“I am a stone in the shoe, and I have been for years,” said Mark Emmanuelle. “I have said what needs to be said and I try to do what needs to be done, when so many others are reluctant to do so. I’m a voice of so many people who are so frustrated.”

Indeed, Emmanuelle voiced his clear opinion that nothing seems to be getting done in the town, which is why he decided to run. He continued, “If the Town Council is wondering why people are not coming to meetings, why they’re not getting involved, it’s because [the council] is not listening, and not doing what needs to be done.”

There are several issues he believes should be addressed. For one, he said there needs to be more done to provide affordable housing to island residents. “I’m the luckiest person in the world, because I have my own place to live,” he said.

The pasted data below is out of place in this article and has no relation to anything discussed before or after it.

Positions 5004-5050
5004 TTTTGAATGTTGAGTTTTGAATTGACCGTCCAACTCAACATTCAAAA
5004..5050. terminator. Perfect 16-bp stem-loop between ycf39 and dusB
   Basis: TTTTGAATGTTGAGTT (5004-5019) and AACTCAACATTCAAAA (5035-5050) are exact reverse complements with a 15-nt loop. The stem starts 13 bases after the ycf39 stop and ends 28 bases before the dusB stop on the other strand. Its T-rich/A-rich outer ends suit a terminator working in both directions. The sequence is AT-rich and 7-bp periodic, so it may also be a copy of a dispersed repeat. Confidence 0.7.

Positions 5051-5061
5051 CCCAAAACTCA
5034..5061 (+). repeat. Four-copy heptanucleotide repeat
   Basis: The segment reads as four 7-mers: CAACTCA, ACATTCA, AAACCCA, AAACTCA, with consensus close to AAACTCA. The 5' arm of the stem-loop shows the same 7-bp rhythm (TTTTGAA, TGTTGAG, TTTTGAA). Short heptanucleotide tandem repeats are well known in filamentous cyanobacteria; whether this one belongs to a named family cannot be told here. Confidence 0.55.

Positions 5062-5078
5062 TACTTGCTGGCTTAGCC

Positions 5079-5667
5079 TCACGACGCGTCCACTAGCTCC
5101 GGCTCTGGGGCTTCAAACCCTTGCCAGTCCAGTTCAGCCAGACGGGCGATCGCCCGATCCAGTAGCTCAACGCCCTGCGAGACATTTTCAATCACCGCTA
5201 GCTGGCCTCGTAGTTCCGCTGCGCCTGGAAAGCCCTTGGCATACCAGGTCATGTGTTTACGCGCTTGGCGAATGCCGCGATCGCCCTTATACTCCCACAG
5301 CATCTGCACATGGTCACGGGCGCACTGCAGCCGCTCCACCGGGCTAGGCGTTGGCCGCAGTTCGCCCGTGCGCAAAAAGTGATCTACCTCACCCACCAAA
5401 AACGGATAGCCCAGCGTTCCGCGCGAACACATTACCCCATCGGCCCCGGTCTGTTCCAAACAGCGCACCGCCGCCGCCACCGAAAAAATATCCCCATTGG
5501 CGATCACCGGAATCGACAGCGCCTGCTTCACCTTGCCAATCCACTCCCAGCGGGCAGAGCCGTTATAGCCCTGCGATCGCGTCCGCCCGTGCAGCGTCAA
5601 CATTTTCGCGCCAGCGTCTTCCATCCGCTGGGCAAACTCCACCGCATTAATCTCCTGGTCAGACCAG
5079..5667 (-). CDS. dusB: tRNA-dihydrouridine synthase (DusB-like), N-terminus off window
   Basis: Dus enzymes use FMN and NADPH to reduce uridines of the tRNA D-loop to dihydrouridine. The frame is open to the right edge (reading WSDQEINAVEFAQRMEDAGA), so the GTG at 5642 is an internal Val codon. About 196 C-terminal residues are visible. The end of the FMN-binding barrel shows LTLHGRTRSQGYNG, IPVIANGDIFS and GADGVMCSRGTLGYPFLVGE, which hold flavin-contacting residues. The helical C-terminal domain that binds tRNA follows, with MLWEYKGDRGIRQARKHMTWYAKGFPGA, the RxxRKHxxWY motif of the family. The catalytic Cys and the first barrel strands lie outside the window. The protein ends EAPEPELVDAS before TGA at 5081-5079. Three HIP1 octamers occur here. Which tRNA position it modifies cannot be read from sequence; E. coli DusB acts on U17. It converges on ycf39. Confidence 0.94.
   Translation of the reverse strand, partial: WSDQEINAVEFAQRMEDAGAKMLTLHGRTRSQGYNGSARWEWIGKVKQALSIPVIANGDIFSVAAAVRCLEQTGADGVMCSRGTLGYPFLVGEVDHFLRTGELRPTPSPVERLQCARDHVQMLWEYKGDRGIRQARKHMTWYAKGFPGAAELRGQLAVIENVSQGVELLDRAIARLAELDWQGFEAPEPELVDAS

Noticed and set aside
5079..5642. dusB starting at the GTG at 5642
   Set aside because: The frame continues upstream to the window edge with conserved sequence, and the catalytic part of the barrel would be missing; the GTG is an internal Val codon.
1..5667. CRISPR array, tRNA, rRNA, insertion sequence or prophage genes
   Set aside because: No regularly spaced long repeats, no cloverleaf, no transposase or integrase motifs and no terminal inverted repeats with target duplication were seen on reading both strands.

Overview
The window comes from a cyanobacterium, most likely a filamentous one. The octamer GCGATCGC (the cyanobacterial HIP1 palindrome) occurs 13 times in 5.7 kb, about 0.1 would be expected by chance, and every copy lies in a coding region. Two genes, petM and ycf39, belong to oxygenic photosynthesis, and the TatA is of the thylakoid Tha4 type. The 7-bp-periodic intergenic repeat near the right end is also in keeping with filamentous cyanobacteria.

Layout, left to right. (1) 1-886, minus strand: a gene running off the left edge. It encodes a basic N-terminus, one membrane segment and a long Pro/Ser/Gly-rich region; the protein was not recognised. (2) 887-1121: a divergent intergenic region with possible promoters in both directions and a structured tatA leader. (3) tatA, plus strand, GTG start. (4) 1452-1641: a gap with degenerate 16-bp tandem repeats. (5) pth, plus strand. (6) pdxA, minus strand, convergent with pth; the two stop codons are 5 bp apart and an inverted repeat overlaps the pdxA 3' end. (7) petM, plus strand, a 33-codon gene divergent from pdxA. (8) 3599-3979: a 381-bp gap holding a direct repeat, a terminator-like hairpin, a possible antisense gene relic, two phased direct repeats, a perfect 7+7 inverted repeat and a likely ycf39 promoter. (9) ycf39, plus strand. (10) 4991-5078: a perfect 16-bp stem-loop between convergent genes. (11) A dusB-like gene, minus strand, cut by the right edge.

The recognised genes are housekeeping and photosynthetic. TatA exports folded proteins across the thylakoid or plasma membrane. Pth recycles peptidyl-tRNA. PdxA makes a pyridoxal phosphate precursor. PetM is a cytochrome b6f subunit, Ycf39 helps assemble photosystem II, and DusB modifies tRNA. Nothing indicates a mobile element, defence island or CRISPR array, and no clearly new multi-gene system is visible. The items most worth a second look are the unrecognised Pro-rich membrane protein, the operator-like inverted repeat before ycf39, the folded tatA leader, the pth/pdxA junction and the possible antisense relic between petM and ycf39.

As for the deer issue, Emmanuelle said that he is in favor of total eradication of the deer herd. However, he believes the recently approved deer reduction plan is a good first step. “Let’s go with it for now,” he said.

Also, he said there are “health and safety issues.” He explained this involves continuing to address the summertime partying on the island, for example.

“The Fourth of July debacle didn’t happen one summer, it happened over the course of five years. Despite the number of times I spoke with those in the council position, nothing was done and it escalated,” he said. “The Town Council has an inability to act proactively to countless issues.”

Emmanuelle gave another example of how the council isn’t proactive enough: he hasn’t heard from any councilors asking him questions about why he’s running for the position.

“I wouldn’t be coming into this position with a bunch of goals. I’m coming in with a bunch of limitations,” he said. “I think what I would probably do is to say [to the councilors] that admitting their failures or shortcomings is not a big deal. It is not until we admit our failures that we can move forward.”